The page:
Mountaineering is an exhilarating and breathtaking pastime which people often undertake when going abroad, but its dangers are not to be underestimated and it is a major cause of accidents on holiday. Here, Accident Advice Helpline takes a closer look at the painful phenomenon known as frostbite, and the proper precautions to take against frostbite, before embarking on any mountaineering expedition.
What exactly is frostbite?
Many of us may have heard the term frostbite before, but are not exactly sure as to what it means. Frostbite refers to the medical condition where localised damage is caused to the skin and other soft tissues through freezing. Frostbite is most likely to occur in areas furthest from the heart including the hands and feet. In low temperatures, usually below 0°c or in high winds, the blood vessels constrict in order to preserve core body heat, taking blood away from the surface of the skin and leaving it exposed to the dangers of frostbite. In severe cases the muscles, blood vessels and nerves freeze, causing temporary loss of feeling in the affected limb, and in some cases permanent.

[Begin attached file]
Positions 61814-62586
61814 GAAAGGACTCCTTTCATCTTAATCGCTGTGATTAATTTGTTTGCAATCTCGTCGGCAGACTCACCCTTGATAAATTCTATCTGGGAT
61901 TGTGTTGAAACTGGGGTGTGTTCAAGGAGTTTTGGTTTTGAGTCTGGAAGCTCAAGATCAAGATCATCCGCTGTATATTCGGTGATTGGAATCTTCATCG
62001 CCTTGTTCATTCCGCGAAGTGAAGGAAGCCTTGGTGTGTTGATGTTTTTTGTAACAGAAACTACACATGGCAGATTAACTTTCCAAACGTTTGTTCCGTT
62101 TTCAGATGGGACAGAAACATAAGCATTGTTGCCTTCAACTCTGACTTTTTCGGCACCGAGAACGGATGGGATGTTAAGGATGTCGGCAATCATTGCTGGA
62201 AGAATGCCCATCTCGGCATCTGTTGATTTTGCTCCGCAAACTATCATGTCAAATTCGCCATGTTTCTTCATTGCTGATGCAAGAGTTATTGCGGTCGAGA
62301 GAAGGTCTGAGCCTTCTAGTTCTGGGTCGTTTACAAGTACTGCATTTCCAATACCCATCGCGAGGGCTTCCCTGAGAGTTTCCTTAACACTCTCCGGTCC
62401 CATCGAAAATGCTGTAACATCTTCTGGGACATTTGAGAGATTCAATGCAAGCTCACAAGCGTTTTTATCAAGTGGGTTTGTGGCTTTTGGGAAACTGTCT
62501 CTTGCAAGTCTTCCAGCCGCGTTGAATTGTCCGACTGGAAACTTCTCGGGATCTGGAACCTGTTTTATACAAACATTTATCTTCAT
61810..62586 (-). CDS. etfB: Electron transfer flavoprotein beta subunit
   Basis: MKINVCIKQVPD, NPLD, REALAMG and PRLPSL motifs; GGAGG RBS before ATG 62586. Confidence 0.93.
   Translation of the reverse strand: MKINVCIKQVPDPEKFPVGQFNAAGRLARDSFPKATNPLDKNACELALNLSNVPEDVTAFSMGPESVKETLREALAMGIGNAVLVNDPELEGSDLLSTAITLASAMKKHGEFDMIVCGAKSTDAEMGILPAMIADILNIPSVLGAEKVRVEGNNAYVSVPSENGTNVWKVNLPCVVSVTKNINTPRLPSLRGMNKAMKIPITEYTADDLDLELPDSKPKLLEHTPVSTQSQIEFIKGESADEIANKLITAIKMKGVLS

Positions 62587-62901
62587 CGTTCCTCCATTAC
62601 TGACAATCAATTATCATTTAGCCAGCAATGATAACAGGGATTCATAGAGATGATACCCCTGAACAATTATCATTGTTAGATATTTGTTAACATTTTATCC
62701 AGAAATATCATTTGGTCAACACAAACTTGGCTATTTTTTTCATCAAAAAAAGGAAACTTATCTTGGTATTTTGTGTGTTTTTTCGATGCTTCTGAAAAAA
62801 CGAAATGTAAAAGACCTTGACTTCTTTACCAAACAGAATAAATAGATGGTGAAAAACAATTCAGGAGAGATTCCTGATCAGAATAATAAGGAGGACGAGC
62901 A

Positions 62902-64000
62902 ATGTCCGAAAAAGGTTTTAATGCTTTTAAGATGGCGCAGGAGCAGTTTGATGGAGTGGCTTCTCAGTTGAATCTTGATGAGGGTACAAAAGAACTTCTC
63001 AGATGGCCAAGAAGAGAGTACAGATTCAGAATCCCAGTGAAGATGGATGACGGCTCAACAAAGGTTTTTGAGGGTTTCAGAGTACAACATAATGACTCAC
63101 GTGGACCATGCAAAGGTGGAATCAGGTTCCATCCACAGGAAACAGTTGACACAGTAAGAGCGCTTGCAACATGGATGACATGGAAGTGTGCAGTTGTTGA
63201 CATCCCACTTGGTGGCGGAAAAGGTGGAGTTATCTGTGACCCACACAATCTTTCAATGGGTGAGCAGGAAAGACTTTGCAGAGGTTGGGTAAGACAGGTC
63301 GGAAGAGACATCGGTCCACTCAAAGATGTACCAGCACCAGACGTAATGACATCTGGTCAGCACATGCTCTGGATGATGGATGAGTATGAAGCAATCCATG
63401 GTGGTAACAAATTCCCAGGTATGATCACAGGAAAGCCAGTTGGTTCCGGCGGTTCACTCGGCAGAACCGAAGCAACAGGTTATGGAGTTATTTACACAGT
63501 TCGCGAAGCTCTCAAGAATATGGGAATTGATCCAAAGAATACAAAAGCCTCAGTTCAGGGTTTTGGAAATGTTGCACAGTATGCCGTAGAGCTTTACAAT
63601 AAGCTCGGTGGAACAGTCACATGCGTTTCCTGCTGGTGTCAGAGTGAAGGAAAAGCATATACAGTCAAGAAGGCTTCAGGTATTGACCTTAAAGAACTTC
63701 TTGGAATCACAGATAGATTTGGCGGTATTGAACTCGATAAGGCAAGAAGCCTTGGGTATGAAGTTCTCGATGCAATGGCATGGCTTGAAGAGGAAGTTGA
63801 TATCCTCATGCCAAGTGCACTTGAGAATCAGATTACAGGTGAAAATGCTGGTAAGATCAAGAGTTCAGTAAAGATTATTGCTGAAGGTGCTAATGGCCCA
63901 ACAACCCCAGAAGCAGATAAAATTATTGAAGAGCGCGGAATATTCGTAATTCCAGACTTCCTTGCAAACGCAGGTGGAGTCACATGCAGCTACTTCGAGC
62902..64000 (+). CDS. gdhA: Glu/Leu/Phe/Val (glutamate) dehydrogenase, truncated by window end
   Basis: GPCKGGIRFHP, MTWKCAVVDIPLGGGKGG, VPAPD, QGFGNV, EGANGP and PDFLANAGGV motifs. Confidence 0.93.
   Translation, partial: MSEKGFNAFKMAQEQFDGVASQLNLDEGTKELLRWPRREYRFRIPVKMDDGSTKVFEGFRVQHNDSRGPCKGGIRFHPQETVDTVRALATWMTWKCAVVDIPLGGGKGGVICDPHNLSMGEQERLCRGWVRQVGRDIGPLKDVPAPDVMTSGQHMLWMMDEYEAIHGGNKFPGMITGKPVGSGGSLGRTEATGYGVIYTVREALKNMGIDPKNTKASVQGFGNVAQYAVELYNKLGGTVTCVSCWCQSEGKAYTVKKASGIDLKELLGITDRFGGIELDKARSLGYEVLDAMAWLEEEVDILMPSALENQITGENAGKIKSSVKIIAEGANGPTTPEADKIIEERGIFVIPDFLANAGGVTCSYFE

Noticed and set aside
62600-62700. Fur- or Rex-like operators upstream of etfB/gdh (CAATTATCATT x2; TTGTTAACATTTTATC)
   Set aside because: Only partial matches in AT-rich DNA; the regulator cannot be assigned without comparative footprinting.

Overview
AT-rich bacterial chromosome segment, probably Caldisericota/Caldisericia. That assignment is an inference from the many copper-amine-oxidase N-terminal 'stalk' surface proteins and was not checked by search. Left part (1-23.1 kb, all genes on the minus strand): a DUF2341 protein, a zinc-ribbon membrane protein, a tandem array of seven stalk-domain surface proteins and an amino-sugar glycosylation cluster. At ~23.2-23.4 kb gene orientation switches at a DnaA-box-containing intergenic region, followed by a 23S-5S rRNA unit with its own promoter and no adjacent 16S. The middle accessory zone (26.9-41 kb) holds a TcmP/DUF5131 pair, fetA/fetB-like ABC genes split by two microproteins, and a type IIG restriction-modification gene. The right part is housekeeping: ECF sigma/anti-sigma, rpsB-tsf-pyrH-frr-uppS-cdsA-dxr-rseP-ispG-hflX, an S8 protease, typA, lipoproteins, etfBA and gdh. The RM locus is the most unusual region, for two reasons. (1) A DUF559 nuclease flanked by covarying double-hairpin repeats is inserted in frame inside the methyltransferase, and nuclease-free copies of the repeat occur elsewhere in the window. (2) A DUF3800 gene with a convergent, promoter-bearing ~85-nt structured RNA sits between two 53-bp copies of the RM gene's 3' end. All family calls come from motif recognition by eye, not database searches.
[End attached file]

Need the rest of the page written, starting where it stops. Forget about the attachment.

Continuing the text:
Can frostbite be treated?
Frostbite can be treated in one of two ways. Firstly, if the skin is unlikely to refreeze, then a simple thawing in a stable, warm environment will suffice. If the skin is likely to refreeze then thawing can actually cause more damage, as excessive movement can cause ice to form which may cause further damage. In extreme cases, frostbite must be dealt with via surgery, often resulting in the amputation of the affected area.
Is it possible to prevent frostbite?
Fortunately, frostbite can be prevented by taking a number of precautionary measures, and it is important to know these before you suffer an accident abroad. The most important step to take in order to prevent frostbite is to wear the appropriate clothing. Try and wear many thin layers instead of one thick layer. A common misconception is that clothes keep the cold air out, but clothes actually prevent hot air from escaping the body, wearing extra layers increases resistance and makes it more difficult for hot or warm air to escape. Make sure boots are not too small or tight, as this will constrict blood flow to your feet, increasing the risk of frostbite. You should wear a hat or balaclava to prevent damage to the head or face.
The second method of preventing frostbite is by taking active care whilst mountaineering. If the weather conditions become too extreme, you should seek shelter immediately. Avoid drinking alcohol or smoking cigarettes, as these activities can lessen your body’s resistance to the cold.
Above all, take care when mountaineering!
Date Published: January 9, 2014
Author: David Brown